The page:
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Published on 13 September 2017 In this section IT hosting strategy consultancy
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Five key points to help you choose the right IT hosting solution

If you're looking to outsource your IT infrastructure, you'll need to perform a cost-benefit-risk analysis in order to determine the right solution for you. This process takes several months, enough time to establish the IS hosting strategy, compare the numerous offerings available on the market, and prepare for changes internally. How should such a project be tackled? What are the pitfalls to avoid? Here are five key points to help you with these questions.

1. Determine the scope and degree of outsourcing

Whether you’re outsourcing for the first time or simply changing service providers, the first step is to determine the level of outsourcing you want, as well as its scope. This determination will serve as the basis for the hosting contract and associated services.

Regarding the scope, while it is true that IT infrastructure has been strongly trending toward cloudification these last few years, companies are still not outsourcing the entirety of their information systems. In practice, you will need to determine, case by case, what can or must be outsourced based on a number of criteria: the company’s strategy, sector and competitiveness, the company culture, its digital maturity, the social context (issues will differ between private and public solutions), the size and competencies of internal teams, the condition of data centre facilities and equipment, the criticality and number of users of applications, connectivity, data security and location, etc.

As for the degree of outsourcing, various scenarios are possible, particularly regarding the number of human resources devoted to operating the solution. With colocation, the company rents a certain amount of usable space and useful energy (in kWh). It retains ownership of the equipment and remains responsible for its administration and operation. IaaS (Infrastructure as a Service) is one rung above this: the physical infrastructure (servers, networks, storage) is no longer owned by the company, but the latter may continue to manage the middleware and applications itself. PaaS (Platform as a Service), on the other hand, provides an execution environment administered by the service provider. Whereas with SaaS solutions—the highest degree of outsourcing—the application is entirely managed by the provider.

2. Give yourself time and make sure employees are involved and motivated by a common goal

While it is obviously essential to consider the technical and technological aspects offered by the host (network connectivity, the type of equipment, virtualisation systems, the disaster recovery plan, operating routines, etc.), outsourcing and migration projects carry a host of additional questions. Since they bring about significant social and organisational transformations within the company, they will need to be subject to a thorough change management process, so that all stakeholders (IT, Purchasing and Legal departments) can become committed drivers of what is, in the end, a foundational project for the company. In concrete terms, six months to two years will be needed to carry this process to completion, depending on the degree and scope of outsourcing.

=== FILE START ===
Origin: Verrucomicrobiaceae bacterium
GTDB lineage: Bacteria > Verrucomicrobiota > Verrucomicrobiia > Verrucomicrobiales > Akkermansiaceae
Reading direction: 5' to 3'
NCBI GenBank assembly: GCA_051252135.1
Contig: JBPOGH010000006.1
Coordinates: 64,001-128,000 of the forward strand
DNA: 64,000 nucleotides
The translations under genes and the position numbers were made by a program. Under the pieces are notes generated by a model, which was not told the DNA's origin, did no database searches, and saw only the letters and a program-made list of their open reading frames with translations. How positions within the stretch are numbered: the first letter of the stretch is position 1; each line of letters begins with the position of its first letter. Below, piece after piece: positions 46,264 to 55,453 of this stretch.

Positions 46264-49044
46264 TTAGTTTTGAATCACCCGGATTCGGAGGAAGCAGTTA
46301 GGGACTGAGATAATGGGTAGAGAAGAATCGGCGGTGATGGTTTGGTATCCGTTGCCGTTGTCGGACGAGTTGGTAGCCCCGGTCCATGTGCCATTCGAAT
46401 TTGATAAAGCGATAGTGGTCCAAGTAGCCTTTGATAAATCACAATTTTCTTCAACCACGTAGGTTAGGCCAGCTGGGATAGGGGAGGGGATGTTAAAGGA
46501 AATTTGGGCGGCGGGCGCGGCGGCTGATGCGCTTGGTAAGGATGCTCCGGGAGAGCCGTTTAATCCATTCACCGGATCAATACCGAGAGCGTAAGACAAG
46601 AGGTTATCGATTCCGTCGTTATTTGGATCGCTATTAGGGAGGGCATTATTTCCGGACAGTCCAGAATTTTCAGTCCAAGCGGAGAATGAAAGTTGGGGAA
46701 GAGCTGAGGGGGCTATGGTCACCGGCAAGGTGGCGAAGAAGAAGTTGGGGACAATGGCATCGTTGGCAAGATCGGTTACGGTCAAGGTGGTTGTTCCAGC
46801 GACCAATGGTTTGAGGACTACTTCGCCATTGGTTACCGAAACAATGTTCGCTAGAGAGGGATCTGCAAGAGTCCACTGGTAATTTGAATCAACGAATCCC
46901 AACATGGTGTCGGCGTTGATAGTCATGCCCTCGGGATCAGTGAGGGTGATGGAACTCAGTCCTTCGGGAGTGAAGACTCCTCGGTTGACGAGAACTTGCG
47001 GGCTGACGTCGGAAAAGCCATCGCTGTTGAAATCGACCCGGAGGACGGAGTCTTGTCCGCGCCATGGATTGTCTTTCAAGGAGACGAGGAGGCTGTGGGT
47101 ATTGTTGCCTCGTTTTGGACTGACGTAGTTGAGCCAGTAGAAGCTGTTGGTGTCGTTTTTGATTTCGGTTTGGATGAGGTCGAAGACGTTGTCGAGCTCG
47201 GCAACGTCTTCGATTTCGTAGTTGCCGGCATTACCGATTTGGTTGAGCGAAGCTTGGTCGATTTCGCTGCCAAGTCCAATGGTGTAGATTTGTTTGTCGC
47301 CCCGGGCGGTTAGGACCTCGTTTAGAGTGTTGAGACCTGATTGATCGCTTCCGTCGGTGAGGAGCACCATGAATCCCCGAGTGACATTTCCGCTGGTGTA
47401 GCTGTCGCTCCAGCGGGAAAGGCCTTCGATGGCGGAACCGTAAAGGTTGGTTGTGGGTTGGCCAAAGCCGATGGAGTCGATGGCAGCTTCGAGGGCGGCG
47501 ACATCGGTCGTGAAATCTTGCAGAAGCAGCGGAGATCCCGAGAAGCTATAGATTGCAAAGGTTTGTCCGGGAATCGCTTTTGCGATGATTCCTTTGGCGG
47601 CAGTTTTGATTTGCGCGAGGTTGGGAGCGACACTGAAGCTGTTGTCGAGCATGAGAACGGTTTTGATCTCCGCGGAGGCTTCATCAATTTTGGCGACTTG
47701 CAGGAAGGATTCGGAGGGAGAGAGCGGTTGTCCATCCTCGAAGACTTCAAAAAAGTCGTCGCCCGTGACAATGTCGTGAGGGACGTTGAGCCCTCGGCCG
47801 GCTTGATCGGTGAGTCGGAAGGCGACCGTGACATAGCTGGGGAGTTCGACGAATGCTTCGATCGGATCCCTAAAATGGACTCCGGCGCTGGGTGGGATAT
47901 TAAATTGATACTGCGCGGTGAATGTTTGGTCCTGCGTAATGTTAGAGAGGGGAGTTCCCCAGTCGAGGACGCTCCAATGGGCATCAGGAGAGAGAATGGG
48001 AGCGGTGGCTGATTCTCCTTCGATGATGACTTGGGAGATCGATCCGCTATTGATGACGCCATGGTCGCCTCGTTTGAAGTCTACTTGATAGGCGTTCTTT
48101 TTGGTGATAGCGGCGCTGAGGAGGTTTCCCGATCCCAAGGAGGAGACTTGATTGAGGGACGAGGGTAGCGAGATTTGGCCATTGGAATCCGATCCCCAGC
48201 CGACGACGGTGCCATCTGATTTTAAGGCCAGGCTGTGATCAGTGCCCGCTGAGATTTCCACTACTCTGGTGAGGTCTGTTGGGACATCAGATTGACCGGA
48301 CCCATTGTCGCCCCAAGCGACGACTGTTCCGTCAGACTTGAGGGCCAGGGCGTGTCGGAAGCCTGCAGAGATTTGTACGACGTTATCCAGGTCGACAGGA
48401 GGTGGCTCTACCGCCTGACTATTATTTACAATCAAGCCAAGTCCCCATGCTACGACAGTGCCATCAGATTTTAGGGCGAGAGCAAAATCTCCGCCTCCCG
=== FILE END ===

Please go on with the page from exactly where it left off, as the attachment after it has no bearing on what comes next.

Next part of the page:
3. Consult, test and challenge the hosting market

Every host is different when it comes to its position, prices, operating solutions, equipment and services—so much so that it’s not always straightforward to compare their offerings. That’s why for every project with a relatively significant IT impact, invitations to tender must be preceded by a request for information. This preliminary step allows you to better define your needs (shared or dedicated infrastructure, shared or dedicated private clouds, a hybrid system, etc.), evaluate the degree and quality of support from the companies consulted, and anticipate the cost of the future solution. This baseline budget is essential for measuring the potential advantages vis-à-vis internal hosting, before deciding whether to proceed with the invitation to tender phase.

4. For international companies, beware of “excessive streamlining”

Companies with locations in multiple countries may seek to contract with a single host. Although offerings are becoming increasingly homogenised across European and international borders, contractual commitments regarding service levels and operating procedures, as well as regulations on data protection, vary from one country to another. In other words, it is sometimes preferable to go country by country, selecting the best offering in each one.

5. Leave the door open for different cloud providers

Data centres now serve as network and platform hubs. As such, hosts are now increasingly offering direct connections with public cloud solutions (e.g. AWS, Microsoft Azure or IBM Bluemix) or private ones, in order to meet their customers’ occasional needs for greater computational power and storage capacity. This ability to provide hybrid solutions, essential for maintaining agility, may therefore be an important factor to consider when choosing your future host.

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